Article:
“Tai chi has many physical and emotional benefits. Some of the benefits of tai chi include decreased anxiety and depression and improvements in cognition. It may also help you manage symptoms of some chronic diseases.” – Healthline

 

CMCS – Center for Mindfulness and Contemplative Studies

 

This and other Contemplative Studies posts are also available on Google+ https://plus.google.com/106784388191201299496/posts and on Twitter @MindfulResearch

 

Study Summary

 

Liu, J., Xie, H., Liu, M., Wang, Z., Zou, L., Yeung, A. S., … Yang, Q. (2018). The Effects of Tai Chi on Heart Rate Variability in Older Chinese Individuals with Depression. International journal of environmental research and public health, 15(12), 2771. doi:10.3390/ijerph15122771

 

Abstract

Background Very little research has been done to simultaneously investigate the effects of Tai Chi (TC) on depression and heart rate variability (HRV). This study, therefore, attempted to explore the effects of TC on depression and on HRV parameters. Methods Sixty older individuals with depression score of 10 or above (the Geriatric Depression Scale, GDS) were randomly assigned into two groups: TC (n = 30) and control group (n = 30). Participants in the experimental group participated in a 24-week TC training program (three 60-min sessions per week), whereas individuals in the control group maintained their unaltered lifestyle. Depression and HRV were measured using the GDS and digital electrocardiogram at baseline and after the 24-week intervention. Results The TC had produced significant positive chances in depression and some HRV parameters (mean heart rate, RMSSD, HF, LFnorm, and HFnorm) (p < 0.05), whereas these positive results were not observed in the control group. Conclusions The results of this study indicated that TC may alleviate depression of the elderly through modulating autonomous nervous system or HRV parameters. This study adds to a growing body of research showing that TC may be effective in treating depression of the elderly. Tai Chi as a mild to moderate mind-body exercise is suitable for older individuals who suffer from depression.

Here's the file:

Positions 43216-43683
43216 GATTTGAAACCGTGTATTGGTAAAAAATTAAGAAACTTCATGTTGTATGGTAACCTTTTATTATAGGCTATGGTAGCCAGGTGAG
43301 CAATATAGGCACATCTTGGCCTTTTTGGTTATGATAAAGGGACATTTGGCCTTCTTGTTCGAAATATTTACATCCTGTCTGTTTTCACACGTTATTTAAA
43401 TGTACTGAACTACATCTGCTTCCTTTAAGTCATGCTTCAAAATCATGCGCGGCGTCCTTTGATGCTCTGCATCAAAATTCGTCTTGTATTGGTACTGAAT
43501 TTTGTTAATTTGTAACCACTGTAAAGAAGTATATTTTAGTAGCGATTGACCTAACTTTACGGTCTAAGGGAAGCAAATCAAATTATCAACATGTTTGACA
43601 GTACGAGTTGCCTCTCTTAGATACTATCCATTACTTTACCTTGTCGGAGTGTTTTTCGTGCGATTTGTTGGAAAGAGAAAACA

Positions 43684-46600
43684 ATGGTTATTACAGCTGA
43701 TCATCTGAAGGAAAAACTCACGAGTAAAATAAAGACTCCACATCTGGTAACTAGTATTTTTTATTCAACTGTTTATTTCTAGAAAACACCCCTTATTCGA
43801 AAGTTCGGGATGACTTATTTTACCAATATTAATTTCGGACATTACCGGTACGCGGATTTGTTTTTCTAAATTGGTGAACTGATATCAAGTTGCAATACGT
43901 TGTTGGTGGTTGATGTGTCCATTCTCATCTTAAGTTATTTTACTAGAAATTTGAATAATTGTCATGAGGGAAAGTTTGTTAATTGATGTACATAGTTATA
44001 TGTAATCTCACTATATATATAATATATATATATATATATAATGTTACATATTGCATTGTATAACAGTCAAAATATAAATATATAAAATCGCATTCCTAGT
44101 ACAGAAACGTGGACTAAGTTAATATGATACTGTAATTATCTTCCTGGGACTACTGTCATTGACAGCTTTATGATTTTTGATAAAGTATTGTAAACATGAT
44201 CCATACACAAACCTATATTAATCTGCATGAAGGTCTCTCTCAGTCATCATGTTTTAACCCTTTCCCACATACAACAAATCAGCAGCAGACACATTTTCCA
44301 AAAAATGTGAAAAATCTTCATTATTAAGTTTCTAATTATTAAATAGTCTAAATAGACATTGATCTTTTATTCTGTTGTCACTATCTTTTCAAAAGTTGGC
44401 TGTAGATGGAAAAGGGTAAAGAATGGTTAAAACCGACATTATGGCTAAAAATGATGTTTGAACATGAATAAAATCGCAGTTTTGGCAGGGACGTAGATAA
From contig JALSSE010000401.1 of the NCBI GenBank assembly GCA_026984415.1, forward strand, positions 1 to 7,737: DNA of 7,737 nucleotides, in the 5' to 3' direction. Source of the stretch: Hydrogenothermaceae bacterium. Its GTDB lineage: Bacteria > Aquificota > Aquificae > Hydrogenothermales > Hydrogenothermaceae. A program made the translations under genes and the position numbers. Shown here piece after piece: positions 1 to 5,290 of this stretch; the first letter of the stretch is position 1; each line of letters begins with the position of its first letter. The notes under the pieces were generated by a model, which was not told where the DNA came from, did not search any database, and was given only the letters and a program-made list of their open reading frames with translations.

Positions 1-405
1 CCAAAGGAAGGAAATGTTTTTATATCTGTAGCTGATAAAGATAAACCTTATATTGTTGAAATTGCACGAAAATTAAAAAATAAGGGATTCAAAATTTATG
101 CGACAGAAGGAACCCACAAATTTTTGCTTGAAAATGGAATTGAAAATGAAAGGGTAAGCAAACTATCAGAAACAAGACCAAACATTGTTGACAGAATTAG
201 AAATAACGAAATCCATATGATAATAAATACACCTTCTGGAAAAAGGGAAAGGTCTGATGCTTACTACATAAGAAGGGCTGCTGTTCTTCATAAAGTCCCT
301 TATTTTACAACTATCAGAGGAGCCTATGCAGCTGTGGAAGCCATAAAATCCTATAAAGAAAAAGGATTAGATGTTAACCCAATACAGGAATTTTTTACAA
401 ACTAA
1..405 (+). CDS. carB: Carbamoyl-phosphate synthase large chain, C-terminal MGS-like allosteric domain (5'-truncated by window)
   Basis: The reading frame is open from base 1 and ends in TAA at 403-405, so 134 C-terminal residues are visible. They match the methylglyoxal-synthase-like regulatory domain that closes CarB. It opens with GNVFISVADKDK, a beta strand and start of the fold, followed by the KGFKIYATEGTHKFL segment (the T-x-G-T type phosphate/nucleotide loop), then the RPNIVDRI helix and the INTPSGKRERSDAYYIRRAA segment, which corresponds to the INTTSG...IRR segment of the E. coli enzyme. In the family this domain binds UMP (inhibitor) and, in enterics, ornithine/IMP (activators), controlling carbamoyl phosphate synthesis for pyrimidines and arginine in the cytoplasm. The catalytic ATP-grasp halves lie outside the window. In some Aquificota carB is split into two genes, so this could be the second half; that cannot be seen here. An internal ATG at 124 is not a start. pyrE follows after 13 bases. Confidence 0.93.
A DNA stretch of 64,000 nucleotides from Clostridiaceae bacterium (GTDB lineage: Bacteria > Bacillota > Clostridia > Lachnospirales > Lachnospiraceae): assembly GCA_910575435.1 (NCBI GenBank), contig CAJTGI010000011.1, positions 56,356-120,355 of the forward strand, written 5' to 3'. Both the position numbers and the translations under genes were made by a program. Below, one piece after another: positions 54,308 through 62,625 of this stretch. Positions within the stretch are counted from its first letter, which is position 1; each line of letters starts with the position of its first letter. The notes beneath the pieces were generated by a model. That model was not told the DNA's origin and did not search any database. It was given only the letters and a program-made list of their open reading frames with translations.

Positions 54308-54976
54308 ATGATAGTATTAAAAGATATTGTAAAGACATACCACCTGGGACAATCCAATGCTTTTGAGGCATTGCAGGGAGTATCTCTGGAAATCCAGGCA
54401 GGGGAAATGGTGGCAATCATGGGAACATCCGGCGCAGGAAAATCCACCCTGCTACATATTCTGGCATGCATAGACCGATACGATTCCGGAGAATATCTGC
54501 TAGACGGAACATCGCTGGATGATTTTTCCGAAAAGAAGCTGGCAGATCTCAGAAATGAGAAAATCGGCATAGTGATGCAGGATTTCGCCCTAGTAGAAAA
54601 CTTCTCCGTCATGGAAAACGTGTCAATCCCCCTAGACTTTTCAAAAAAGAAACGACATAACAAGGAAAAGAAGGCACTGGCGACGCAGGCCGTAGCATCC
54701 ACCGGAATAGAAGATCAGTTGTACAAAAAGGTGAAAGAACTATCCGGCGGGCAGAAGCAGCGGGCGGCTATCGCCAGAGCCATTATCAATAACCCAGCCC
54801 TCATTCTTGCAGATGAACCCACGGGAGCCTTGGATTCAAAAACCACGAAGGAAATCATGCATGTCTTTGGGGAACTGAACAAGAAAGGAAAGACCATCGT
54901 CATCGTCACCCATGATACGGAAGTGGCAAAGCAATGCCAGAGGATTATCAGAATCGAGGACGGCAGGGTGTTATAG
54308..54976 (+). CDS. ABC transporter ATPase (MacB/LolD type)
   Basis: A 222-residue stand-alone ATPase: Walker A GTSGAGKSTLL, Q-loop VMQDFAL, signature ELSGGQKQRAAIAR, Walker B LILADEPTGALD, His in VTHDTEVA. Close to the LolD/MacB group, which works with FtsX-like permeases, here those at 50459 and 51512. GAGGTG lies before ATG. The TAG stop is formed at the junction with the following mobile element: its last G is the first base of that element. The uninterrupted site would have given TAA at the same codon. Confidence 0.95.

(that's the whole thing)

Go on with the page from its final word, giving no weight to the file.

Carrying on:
https://www.ncbi.nlm.nih.gov/pmc/articles/PMC6313592/

 

Improve Cognitive Function in Early Dementia Patients with Tai Chi

Improve Cognitive Function in Early Dementia Patients with Tai Chi

 

By John M. de Castro, Ph.D.

 

  • “The number of people living with Alzheimer’s disease and other dementia-related conditions is exploding in the United States. But while scientists struggle to find a new medical treatment, tai chi, the ancient Chinese martial art, has emerged as a potentially potent way to help stem the tide.” – David-Dorian Ross

 

Dementia is a progressive loss of mental function produced by degenerative diseases of the brain. These are progressive disorders with no cures. Alzheimer’s disease is the most common form of dementia. It is estimated that 5 million Americans have Alzheimer’s disease. It involves an irreversible progressive loss of mental function associated with brain degeneration. The early stages are typified by memory loss but as the disease progresses patients can lose the ability to carry on a conversation or carry on normal life functions, and eventually leads to death. In fact, Alzheimer’s disease is the sixth leading cause of death in the U.S. On average, this progression lasts about 8 years but can last as long as 20 years.